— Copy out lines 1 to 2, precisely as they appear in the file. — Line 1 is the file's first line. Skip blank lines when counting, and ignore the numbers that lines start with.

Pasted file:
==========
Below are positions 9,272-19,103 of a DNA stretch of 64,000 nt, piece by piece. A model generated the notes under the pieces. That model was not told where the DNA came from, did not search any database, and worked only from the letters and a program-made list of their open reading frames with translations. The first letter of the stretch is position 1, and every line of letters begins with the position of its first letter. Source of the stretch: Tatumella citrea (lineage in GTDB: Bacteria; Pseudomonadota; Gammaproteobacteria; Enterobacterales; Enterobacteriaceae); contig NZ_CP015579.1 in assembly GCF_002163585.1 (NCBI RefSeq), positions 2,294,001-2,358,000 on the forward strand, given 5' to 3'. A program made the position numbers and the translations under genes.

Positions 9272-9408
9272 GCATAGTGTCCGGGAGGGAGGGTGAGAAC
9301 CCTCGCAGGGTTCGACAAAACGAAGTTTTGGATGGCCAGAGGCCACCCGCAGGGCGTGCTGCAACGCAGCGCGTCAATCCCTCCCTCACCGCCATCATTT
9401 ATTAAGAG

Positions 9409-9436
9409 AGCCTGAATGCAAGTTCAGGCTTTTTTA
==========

Below are positions 9,272-19,103 of a DNA stretch of 64,000 nt, piece by piece. A model generated the notes under the pieces. That model was not told where the DNA came from, did not search any database, and worked only from the letters and a program-made list of their open reading frames with translations. The first letter of the stretch is position 1, and every line of letters begins with the position of its first letter. Source of the stretch: Tatumella citrea (lineage in GTDB: Bacteria; Pseudomonadota; Gammaproteobacteria; Enterobacterales; Enterobacteriaceae); contig NZ_CP015579.1 in assembly GCF_002163585.1 (NCBI RefSeq), positions 2,294,001-2,358,000 on the forward strand, given 5' to 3'. A program made the position numbers and the translations under genes.

Positions 9272-9408